via Lobe Log
In response to a recent flurry of media reports suggesting that Israeli Prime Minister Benjamin Netanyahu is gearing up to strike Iran (some of which have been rounded up here by Laura Rozen), Harvard University’s Stephen Walt explains why he remains skeptical that the attack will happen:
Although I believe war with Iran would be folly, one cannot rule it out. All countries commit blunders, and neither the United States nor Israel is immune to this sort of miscalculation (see under: Iraq, Lebanon, etc.). But I am remain skeptical that Israel will attack, for the simple reason that it does not have the military capability to inflict strategically significant damage on Iran’s nuclear facilities. As the Congressional Research Service reported earlier this year, “Israeli officials and analysts generally agree that a strike would not completely destroy the [Iranian nuclear] program.” The CRS report also suggested that an Israeli strike could not delay the program for long, and that long-term success would depend either on repeated follow-up strikes or on subsequent diplomatic activity (e.g., more sanctions).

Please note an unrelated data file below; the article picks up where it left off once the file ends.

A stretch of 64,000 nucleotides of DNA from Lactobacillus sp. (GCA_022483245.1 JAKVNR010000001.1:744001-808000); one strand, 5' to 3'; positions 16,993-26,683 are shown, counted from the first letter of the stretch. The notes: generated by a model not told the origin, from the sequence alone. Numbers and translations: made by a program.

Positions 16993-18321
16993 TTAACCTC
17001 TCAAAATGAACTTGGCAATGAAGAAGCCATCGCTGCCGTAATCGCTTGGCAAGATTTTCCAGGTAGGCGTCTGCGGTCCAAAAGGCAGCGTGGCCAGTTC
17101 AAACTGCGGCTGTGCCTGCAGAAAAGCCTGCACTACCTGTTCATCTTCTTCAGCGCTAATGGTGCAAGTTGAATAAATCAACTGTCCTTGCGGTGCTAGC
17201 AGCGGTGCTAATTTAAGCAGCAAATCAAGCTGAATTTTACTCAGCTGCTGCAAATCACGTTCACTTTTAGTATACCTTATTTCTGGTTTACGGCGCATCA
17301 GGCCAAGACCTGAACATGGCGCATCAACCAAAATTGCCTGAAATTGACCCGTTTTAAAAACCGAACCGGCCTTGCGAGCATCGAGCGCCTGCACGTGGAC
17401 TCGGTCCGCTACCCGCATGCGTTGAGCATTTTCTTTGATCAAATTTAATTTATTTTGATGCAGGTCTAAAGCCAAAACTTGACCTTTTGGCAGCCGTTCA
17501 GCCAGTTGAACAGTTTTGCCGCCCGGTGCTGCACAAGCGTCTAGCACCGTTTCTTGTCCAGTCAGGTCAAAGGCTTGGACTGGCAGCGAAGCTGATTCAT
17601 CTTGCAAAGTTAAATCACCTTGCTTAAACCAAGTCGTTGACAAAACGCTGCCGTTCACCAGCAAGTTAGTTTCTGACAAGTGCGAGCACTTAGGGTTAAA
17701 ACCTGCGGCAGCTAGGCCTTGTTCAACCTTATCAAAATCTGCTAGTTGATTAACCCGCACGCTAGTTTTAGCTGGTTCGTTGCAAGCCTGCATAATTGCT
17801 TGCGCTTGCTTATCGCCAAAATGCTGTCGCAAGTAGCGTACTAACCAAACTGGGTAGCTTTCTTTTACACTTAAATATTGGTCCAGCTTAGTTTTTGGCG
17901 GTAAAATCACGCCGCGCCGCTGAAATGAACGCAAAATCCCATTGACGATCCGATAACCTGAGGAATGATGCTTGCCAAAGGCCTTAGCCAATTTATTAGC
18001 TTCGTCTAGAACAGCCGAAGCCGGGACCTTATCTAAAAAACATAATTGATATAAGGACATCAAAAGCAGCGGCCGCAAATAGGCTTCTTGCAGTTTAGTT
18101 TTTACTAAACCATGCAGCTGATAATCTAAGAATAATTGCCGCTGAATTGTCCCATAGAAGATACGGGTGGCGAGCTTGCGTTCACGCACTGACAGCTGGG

All of which suggests that all this talk of Israeli “red lines” and some sort of imminent attack (including the possibility of an “October surprise”) is just talk. Indeed, those prophesying war are starting to sound like those wacky cult leaders who keep predicting the End of the World, and then keep moving the date when the world doesn’t end on schedule. At what point are we going to stop paying attention?
Like I said, I can’t be completely sure that reason will prevail and that a war won’t happen, although there do seem to be a lot of sensible voices inside the Israeli security establishment who are counseling against it. What worries me most is that the people who have been sounding all these alarmist warnings will start to worry that their credibility is evaporating, and they will feel compelled to go to war because they’ve talked about it for so long. That’s just about the dumbest reason I can think of, but sometimes even pretty smart people do dumb things.
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